Many of us have already had this sad experience. As we age, many more of us will. This is one of the harder parts of growing older.
When a friend or family member’s husband dies, you want to help and you want to be a good friend. But how?
12 Suggestions for Supporting a New Widow
1. Listen, listen, listen. A woman who has lost a husband longs to share her memories. She may want to discuss how he died. Let her talk about what she wants to talk about, when she wants to, and as often as she wants to. Don’t offer clichés or platitudes, just provide a shoulder to cry on and listen.
2. Follow her lead. She may want to talk about her husband some days. On others she may want the distraction of discussing “normal” life and everyday things. Follow her cues.
3. Stay in touch. If she doesn’t want to go out or take calls or return calls, don’t take it personally. Leave her a message or send a card to let her know you’re there, thinking of her, and available.
4. Remember grief has a life of its own. Each person grieves in a different way and pace. Your friend is the midst of a trauma. Initially she may be more on automatic pilot and as time goes on the loss may become more vivid. The pain may get worse, even a year down the road. There’s no time limit or timetable on grief.
5. Sometimes just being there is what matters. Tell her, for example, that you’re just going to sit in the living room and read your book, but you’re available.
6. Don’t offer advice. Don’t tell her what she should and should not do. If she asks for advice, talk it out with her. Ask her what she’s thinking or feeling. Help her think out loud and consider options.
7. Don’t EVER tell her you understand how she feels! Even if you’ve been widowed yourself. Don’t tell her about someone you know in a “similar” situation either.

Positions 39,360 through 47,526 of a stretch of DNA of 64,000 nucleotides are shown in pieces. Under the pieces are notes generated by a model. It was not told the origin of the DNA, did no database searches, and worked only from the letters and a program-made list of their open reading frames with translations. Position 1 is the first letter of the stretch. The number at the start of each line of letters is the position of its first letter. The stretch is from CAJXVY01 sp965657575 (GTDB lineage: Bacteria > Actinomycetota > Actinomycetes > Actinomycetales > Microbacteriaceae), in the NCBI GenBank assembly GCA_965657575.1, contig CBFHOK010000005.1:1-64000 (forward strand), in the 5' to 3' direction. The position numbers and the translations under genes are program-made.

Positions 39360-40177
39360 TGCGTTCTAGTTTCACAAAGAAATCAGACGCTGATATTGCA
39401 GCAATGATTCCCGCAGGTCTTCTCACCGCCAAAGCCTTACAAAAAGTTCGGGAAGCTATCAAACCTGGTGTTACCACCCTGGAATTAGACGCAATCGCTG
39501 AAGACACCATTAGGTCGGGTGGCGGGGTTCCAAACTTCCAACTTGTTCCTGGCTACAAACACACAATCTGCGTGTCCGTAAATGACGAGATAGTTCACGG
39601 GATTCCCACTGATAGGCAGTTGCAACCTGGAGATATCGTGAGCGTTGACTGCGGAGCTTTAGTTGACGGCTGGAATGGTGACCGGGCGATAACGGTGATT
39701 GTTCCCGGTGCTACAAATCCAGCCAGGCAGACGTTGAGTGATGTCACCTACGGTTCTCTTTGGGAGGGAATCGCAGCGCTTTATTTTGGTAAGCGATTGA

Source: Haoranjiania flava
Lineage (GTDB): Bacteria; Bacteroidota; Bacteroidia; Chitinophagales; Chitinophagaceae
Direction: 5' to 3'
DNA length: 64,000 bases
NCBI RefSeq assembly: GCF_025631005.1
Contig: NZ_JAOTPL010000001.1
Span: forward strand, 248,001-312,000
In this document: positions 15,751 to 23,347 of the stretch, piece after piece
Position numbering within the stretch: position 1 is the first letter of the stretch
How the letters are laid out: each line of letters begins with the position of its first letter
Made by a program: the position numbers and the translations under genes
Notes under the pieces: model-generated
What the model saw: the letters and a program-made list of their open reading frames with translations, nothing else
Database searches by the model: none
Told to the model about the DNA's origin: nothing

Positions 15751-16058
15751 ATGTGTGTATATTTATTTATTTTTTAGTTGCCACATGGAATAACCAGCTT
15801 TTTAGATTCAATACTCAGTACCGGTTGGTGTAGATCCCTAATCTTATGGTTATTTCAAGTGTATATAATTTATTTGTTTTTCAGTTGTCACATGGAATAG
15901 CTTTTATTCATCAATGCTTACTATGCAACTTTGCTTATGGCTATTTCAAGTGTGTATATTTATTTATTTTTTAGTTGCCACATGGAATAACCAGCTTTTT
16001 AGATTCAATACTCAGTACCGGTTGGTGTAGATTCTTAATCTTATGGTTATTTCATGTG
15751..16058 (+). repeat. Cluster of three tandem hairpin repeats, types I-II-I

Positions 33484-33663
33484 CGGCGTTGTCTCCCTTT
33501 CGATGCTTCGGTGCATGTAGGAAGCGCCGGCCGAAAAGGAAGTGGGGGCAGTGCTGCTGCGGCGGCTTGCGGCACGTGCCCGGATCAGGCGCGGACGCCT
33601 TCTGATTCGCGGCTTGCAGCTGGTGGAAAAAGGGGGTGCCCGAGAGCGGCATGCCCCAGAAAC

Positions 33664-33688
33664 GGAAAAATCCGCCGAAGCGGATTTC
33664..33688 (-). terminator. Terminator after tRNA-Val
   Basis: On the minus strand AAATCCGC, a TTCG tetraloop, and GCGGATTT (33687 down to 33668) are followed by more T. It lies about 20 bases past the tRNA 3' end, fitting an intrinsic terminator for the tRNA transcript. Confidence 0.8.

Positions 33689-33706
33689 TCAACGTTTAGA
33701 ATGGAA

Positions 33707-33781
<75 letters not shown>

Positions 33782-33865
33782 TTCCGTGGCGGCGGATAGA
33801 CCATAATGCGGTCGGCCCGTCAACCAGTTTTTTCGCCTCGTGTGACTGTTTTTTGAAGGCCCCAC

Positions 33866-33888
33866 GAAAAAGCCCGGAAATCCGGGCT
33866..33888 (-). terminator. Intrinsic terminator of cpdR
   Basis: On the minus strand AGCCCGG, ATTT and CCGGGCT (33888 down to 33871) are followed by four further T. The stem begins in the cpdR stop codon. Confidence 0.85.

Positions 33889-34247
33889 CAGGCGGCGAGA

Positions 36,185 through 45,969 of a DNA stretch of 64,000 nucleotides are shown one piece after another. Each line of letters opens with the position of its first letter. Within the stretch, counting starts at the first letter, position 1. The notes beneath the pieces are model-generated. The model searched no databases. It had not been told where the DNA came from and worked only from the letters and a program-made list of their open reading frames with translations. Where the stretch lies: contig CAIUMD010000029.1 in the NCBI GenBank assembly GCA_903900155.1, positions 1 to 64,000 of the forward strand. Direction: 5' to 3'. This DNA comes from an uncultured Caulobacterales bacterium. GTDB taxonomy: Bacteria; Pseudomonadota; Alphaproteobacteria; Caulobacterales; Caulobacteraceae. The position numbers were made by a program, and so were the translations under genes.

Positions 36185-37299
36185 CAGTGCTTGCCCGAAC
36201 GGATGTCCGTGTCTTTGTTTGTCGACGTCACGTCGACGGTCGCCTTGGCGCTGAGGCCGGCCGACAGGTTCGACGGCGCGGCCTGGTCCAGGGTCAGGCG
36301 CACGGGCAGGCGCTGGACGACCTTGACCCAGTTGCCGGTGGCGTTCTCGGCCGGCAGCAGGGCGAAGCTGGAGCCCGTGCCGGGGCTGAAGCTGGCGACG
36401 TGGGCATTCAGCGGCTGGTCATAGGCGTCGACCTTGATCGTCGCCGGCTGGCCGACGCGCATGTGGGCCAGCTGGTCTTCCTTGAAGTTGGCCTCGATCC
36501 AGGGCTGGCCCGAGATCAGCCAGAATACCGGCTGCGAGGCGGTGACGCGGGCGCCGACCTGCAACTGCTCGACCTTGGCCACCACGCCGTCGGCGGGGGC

8. Invite her out to someplace new. The old places are filled with memories. As she’s ready, new places and activities that you invite her to can help her start her new life.
9. Do things that aren’t specifically couple-oriented. Spend more one-on-one time with her.
10. Don’t ask if she is “over it” no matter how long she has been widowed. She will hopefully get “on with it” but the loss will be with her forever.
11. Lend a hand. Everyday chores can be overwhelming to someone who is grief-stricken. Ease some of her burden by bringing over a meal (the first few weeks she’ll likely be buried with food brought by others but then most people stop doing this), or some groceries, doing yard work, or running errands.
12. Ask what she needs. Don’t assume you know. She may want help with practical matters like paperwork or something more emotional like getting rid of her husband’s clothes. If she doesn’t know what she needs, just do your best. (If you’re following the other suggestions here, your best will be very good.)
Many of these ideas were based on How to Support a Recently Widowed Friend. If you want more details on these suggestions, please read the full article.
What about you?
Have you been on the giving or receiving end of this? Do you think these are helpful ways to support a new widow? What other do’s and don’ts would you suggest? Tell us in Comments below.